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Maritime Security: Challenges and Opportunities for EU-GCC Cooperation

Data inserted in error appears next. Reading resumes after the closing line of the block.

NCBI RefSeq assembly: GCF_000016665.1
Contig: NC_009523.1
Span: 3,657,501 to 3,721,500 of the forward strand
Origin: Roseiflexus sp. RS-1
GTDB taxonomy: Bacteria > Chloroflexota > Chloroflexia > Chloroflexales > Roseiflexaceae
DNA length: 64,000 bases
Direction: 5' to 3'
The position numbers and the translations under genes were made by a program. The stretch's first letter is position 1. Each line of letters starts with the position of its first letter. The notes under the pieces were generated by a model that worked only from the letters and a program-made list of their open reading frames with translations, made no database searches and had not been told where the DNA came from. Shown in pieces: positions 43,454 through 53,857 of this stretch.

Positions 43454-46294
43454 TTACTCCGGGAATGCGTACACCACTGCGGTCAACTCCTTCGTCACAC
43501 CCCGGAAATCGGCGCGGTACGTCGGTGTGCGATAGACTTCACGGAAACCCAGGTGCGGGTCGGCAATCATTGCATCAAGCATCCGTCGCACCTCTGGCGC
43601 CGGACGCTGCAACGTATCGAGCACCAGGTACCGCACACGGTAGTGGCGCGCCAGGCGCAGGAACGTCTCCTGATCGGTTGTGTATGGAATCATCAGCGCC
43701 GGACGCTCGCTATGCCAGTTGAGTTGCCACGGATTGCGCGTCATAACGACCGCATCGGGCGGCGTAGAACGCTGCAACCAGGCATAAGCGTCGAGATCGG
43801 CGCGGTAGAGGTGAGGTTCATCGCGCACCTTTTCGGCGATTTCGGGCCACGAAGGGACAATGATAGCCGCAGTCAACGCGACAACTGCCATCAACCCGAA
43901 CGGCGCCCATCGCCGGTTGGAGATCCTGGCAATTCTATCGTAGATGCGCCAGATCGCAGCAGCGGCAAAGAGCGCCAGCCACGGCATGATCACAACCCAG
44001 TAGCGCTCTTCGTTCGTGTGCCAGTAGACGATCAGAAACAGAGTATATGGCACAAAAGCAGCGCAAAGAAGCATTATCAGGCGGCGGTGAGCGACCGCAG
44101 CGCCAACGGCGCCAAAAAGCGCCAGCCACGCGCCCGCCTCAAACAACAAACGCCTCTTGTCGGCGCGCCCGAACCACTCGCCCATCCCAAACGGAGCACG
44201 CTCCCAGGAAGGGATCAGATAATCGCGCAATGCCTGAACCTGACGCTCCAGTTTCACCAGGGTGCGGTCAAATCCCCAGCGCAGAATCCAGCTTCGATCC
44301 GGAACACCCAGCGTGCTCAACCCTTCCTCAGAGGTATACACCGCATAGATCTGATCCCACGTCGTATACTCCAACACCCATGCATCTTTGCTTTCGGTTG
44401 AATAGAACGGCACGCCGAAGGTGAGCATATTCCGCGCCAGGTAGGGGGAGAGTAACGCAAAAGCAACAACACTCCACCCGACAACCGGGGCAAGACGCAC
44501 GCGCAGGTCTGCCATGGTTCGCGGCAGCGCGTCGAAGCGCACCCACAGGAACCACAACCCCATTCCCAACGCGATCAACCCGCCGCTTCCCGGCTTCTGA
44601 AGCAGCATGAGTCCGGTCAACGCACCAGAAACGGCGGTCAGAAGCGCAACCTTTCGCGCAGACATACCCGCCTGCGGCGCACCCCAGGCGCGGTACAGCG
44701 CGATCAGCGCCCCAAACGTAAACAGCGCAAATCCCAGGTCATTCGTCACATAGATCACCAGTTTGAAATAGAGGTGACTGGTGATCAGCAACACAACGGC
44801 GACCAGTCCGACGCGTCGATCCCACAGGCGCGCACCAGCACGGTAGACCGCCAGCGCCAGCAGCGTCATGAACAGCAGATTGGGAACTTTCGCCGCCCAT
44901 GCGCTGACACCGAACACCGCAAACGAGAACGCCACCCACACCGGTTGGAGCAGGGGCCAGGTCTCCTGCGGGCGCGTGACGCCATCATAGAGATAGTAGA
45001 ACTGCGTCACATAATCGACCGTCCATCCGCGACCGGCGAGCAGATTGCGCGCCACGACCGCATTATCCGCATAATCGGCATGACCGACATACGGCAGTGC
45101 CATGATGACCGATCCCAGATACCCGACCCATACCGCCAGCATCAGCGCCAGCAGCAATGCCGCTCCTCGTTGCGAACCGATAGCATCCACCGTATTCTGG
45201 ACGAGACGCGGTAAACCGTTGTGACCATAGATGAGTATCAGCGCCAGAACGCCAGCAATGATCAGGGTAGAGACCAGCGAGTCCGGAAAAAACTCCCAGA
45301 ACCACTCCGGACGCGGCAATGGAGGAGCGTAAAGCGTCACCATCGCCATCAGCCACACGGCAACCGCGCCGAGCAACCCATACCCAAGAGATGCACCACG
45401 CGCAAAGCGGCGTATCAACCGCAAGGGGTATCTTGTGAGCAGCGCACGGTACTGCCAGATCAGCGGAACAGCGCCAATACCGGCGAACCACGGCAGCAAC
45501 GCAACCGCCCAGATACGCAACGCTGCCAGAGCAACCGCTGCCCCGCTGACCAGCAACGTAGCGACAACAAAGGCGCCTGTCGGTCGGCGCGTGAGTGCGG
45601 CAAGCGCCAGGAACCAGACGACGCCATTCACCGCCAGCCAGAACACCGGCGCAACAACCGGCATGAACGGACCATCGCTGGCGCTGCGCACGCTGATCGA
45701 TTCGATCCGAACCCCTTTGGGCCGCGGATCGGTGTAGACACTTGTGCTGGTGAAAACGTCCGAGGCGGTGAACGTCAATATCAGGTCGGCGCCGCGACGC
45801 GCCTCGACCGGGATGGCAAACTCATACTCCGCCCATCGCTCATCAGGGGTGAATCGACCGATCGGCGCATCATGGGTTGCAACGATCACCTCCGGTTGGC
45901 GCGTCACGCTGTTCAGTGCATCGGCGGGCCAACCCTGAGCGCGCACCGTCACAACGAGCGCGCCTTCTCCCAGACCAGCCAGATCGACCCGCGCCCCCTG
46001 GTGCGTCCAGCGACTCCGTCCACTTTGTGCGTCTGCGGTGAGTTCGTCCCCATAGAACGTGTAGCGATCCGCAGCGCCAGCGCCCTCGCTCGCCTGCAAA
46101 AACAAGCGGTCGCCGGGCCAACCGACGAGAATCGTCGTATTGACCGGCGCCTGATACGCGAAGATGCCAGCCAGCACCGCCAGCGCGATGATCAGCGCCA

The GCC is fully aware of the potential threats to maritime security harbouring off the coasts of its members. In fact, recent developments in maritime security concern the Gulf region in a specific manner, most notably due to piracy and drug trafficking. Alongside these non-state actor threats, there are risks associated with state issues, in particular regarding the Strait of Hormuz and the UAE-Iran controversy over Abu Musa and other islands. Legal issues are the necessary point of departure for a sound assessment of maritime security. For this reason, the paper focuses on legal problems involved in sea use and management. After having assessed the regulatory framework of maritime security, it concentrates on issues of particular relevance for the Gulf, taking into account piracy, including the establishment of ad hoc tribunals for the punishment of pirates/terrorists, the maritime relevance of the proposed WMD Free Zone in the Middle East for the GCC, the settlement of current maritime controversies and other soft security threats such as drug trafficking and trafficking in persons. Given the narrow limits of the Gulf and the fragile ecosystem, marine pollution is another source of concern for the Gulf states. At the end, some concrete lines of policy action for GCC-EU cooperation are suggested, taking the GCC-EU Joint Action programme as the starting-point.

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